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url-parse

url-parse

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The url-parse method exposes two different API interfaces. The url interface that you know from Node.js and the new URL interface that is available in the latest browsers.

In version 0.1 we moved from a DOM based parsing solution, using the <a> element, to a full Regular Expression solution. The main reason for this was to make the URL parser available in different JavaScript environments as you don't always have access to the DOM. An example of such environment is the Worker interface. The RegExp based solution didn't work well as it required a lot of lookups causing major problems in FireFox. In version 1.0.0 we ditched the RegExp based solution in favor of a pure string parsing solution which chops up the URL into smaller pieces. This module still has a really small footprint as it has been designed to be used on the client side.

In addition to URL parsing we also expose the bundled querystringify module.

Installation

This module is designed to be used using either browserify or Node.js it's released in the public npm registry and can be installed using:

npm install url-parse

Usage

All examples assume that this library is bootstrapped using:

'use strict';
 
var URL = require('url-parse');

To parse an URL simply call the URL method with the URL that needs to be transformed into an object.

var url = new URL('https://github.com/foo/bar');

The new keyword is optional but it will save you an extra function invocation. The constructor takes the following arguments:

  • url (String): A string representing an absolute or relative URL.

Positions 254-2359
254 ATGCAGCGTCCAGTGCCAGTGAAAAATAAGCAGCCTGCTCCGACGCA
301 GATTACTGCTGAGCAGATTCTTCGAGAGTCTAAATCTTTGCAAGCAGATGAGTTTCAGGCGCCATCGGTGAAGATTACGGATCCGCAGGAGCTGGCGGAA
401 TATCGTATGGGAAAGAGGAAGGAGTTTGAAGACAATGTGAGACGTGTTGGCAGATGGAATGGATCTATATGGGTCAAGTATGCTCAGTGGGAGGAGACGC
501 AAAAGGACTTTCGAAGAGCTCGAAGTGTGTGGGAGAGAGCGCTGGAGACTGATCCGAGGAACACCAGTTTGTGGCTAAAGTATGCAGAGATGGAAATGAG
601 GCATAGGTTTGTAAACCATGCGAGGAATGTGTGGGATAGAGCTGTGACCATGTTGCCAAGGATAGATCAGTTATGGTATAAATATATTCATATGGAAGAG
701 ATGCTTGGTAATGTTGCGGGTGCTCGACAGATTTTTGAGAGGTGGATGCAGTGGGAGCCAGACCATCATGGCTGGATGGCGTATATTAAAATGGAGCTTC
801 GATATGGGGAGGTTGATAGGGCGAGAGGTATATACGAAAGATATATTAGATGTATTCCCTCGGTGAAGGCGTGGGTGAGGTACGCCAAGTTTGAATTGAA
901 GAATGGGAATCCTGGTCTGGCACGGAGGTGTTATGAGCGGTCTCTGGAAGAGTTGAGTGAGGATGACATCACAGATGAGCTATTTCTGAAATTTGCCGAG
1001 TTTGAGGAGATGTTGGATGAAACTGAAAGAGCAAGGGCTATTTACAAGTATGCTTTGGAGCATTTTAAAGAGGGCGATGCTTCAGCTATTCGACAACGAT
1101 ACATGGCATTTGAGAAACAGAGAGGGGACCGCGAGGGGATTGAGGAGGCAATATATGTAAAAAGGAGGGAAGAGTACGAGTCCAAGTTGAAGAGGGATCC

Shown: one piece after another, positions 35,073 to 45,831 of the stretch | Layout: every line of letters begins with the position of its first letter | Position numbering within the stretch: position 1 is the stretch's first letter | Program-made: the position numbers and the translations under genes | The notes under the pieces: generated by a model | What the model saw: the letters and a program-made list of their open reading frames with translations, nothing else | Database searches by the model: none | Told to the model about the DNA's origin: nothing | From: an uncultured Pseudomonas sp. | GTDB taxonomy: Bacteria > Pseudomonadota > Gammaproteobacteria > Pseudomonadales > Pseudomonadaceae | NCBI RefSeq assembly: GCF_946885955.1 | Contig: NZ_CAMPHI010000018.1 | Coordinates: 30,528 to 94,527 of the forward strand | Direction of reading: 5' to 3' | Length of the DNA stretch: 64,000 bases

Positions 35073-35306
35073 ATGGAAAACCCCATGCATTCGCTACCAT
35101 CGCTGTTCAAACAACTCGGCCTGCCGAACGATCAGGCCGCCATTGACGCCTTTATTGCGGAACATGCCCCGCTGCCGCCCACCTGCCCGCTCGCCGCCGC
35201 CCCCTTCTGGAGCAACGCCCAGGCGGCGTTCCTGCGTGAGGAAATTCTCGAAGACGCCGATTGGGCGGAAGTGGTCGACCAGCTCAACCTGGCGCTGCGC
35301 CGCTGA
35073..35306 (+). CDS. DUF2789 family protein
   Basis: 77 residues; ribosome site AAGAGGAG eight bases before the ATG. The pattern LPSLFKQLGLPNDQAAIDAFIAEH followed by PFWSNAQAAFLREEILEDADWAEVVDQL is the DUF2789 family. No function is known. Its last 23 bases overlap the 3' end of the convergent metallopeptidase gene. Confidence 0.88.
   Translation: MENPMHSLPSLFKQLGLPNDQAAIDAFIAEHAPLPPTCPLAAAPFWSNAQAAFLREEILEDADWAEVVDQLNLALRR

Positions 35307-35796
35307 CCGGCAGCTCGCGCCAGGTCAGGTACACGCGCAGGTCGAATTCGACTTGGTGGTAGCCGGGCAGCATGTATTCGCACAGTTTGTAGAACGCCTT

• baseURL (Object | String): An object or string representing the base URL to use in case url is a relative URL. This argument is optional and defaults to location in the browser.
  • parser (Boolean | Function): This argument is optional and specifies how to parse the query string. By default it is false so the query string is not parsed. If you pass true the query string is parsed using the embedded querystringify module. If you pass a function the query string will be parsed using this function.

As said above we also support the Node.js interface so you can also use the library in this way:

'use strict';
 
var parse = require('url-parse')
  , url = parse('https://github.com/foo/bar', true);

The returned url instance contains the following properties:

  • protocol: The protocol scheme of the URL (e.g. http:).
  • slashes: A boolean which indicates whether the protocol is followed by two forward slashes (//).
  • auth: Authentication information portion (e.g. username:password).
  • username: Username of basic authentication.
  • password: Password of basic authentication.
  • host: Host name with port number.
  • hostname: Host name without port number.
  • port: Optional port number.
  • pathname: URL path.
  • query: Parsed object containing query string, unless parsing is set to false.
  • hash: The "fragment" portion of the URL including the pound-sign (#).
  • href: The full URL.
  • origin: The origin of the URL.

URL.set(key, value)

A simple helper function to change parts of the URL and propagating it through all properties. When you set a new host you want the same value to be applied to port if has a different port number, hostname so it has a correct name again and href so you have a complete URL.

var parsed = parse('http://google.com/parse-things');
 
parsed.set('hostname', 'yahoo.com');
console.log(parsed.href); // http://yahoo.com/parse-things 

It's aware of default ports so you cannot set a port 80 on an URL which has http as protocol.

URL.toString()

The returned url object comes with a custom toString method which will generate a full URL again when called. The method accepts an extra function which will stringify the query string for you. If you don't supply a function we will use our default method.

var location = url.toString(); // http://example.com/whatever/?qs=32 

You would rarely need to use this method as the full URL is also available as href property. If you are using the URL.set method to make changes, this will automatically update.

Testing

The testing of this module is done in 3 different ways:

  1. We have unit tests that run under Node.js. You can run these tests with the npm test command.
  2. Code coverage can be run manually using npm run coverage.
  3. For browser testing we use Sauce Labs and zuul. You can run browser tests using the npm run test-browser command.

License

MIT